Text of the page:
How Ralph Lauren Just Vowed to Tackle Two of Fashion’s Biggest Issues

Two of the most critical issues facing fashion firms right now are arguably sustainability and diversity — and Ralph Lauren Corp. is pledging to throw significant efforts behind tackling both.

The New York-based fashion brand today released its 2019 Global Citizenship & Sustainability Report, which detailed several ambitious goals the company has created for boosting inclusion in its upper ranks and amplifying sustainability across its supply chain.

Regarding the latter, Ralph Lauren said it hopes to use 100% sustainably-sourced key materials — including cotton — by 2025 and pledges to train design, product development and merchant teams on sustainable, circular, inclusive and culturally-aware design annually by 2020. It also promised to set “science-based” greenhouse gas reduction targets by next year and 100% renewable energy targets by the end of this year.

“When Ralph founded our company more than 50 years ago, he did so with the conviction that whatever we create is meant to be worn, loved and passed on for generations,” says president and CEO Patrice Louvet. “This philosophy is deeply embedded in our culture, our brands and our purpose — to inspire the dream of a better life through authenticity and timeless style. It also inspires Design the Change, a strategy that will accelerate our efforts to create a positive impact in society and a more sustainable future.”

Although the company has already outpaced much of its peers when it comes to gender diversity — this year it reached a global workforce gender balance of 64% female, with women holding 53% of positions at and above the senior director level — it is adding new objectives for both recruitment and advancement of women.

By 2023, the company pledges to achieve gender parity with equal representation in leadership positions at the VP level and above — and increase female representation in factory management by 25% by 2025.

“In line with our pledge, all interviews for open VP and above positions will include female candidates,” the company noted in the report, adding that next fiscal year it will extend this commitment to include interviewing diverse candidates for every open VP and above position.

To aid the company’s efforts, beginning in fiscal year 2020, Louvet and leaders from regional diversity and inclusion teams at Ralph Lauren — comprising a Diversity & Inclusion Board — will regularly convene to discuss new D&I strategies. To diversify its pipeline, the company said its University Relations program has expanded recruiting at colleges with diverse student bodies and it has increased its presence at career fairs for millennial, veteran, and LGBTQIA+ talent in order t reach a broader pool of candidates.

As of fiscal year 2019, Ralph Lauren’s employee pool is comprised of 39% white, 23% black or African-American, 23% Latino or Hispanic and 8% Asian. (Less than 1% of its employees fall under the Native American, Pacific Islander and Alaskan Native classifications.)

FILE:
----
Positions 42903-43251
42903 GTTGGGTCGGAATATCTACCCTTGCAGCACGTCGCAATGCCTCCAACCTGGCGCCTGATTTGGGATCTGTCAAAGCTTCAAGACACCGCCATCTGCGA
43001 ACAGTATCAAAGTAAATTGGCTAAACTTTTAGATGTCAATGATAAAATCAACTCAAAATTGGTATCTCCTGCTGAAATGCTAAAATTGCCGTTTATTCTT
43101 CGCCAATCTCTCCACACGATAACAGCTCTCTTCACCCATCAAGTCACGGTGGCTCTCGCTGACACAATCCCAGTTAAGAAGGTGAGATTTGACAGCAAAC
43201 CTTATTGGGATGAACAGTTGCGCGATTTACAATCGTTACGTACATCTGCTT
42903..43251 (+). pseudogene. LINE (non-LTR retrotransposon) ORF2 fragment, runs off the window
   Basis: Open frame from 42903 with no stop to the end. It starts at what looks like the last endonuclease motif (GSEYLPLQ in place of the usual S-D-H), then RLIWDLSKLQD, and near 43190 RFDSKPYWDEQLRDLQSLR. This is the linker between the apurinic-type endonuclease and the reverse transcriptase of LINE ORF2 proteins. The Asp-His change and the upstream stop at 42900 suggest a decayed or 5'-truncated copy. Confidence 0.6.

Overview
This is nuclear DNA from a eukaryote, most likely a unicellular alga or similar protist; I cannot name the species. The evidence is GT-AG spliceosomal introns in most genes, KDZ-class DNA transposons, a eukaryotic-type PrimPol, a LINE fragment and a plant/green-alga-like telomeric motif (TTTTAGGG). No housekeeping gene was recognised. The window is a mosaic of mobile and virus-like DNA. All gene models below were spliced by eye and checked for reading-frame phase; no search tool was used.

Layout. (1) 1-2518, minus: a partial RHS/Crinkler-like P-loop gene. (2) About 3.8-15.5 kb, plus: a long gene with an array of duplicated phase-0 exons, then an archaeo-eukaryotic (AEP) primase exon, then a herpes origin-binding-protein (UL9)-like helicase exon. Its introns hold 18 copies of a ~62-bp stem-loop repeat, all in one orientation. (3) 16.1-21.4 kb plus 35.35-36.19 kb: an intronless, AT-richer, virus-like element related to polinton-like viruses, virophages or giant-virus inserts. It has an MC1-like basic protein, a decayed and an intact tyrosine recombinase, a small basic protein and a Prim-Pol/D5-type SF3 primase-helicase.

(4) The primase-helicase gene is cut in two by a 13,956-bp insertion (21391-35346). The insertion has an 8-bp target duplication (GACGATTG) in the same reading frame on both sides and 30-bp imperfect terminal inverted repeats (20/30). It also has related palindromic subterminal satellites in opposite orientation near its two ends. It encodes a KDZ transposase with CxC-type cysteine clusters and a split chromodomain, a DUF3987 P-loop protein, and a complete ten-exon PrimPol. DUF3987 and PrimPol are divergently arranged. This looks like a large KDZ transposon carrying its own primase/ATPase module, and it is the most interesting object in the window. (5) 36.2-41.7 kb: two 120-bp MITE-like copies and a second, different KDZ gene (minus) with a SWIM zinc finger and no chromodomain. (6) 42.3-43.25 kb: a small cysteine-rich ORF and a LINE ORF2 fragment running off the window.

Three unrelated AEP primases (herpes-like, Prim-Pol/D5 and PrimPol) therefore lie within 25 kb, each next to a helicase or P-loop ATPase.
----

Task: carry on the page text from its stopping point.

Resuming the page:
Ralph Lauren joins a growing list of brands and retailers in fashion moving toward greater transparency in their diversity numbers as well as espousing new goals around sustainability and environmental consciousness.

Last month, in its annual report, dubbed Nike Impact, The Swoosh offered an update on its newly accelerated goal of attracting and developing “an increasingly diverse, engaged, and healthy workforce.” (It followed the brand’s decision in 2018 to publish more detailed data about its employee gender and ethnic make-up across levels at the company.)

Over the past year, Nike said it increased VP-level representation of women by 4% to 36% globally and VP-level representation of U.S. underrepresented groups by 3% to 19%. The brand also succeeded in reaching global pay equity ratio for men to women, and white to underrepresented groups in the U.S. (In the United States, women still earn about 80 cents to a man’s dollar, according to data from the Institute for Women’s Policy Research.)

Competitor Adidas, meanwhile, has been a significant player in the sustainability push in the athletic space — the brand was among the top ranking on 2019 Fashion Transparency Index. Earlier this year, Adidas unveiled Futurecraft Loop — a 100% recyclable performance running shoe that can be returned to Adidas, broken down and reused to create new performance running shoes. The release is a part of the company’s largest-ever global beta program, ahead of the wider commercial release targeted for spring ’21. In partnership with Parley for the Oceans, Adidas made its big splash in the eco-friendly space in 2015, introducing the first performance footwear concept with an upper made entirely of yarns and filaments reclaimed and recycled from marine plastic waste and illegal deep-sea gill nets. This year, the brand pledged to produce 11 million pairs of shoes with Ocean Plastic by Parley through intercepting plastic waste on beaches, remote islands and in coastal communities.

Watch the video below to go inside eco-friendly shoe brand AllBirds’ San Francisco headquarters.

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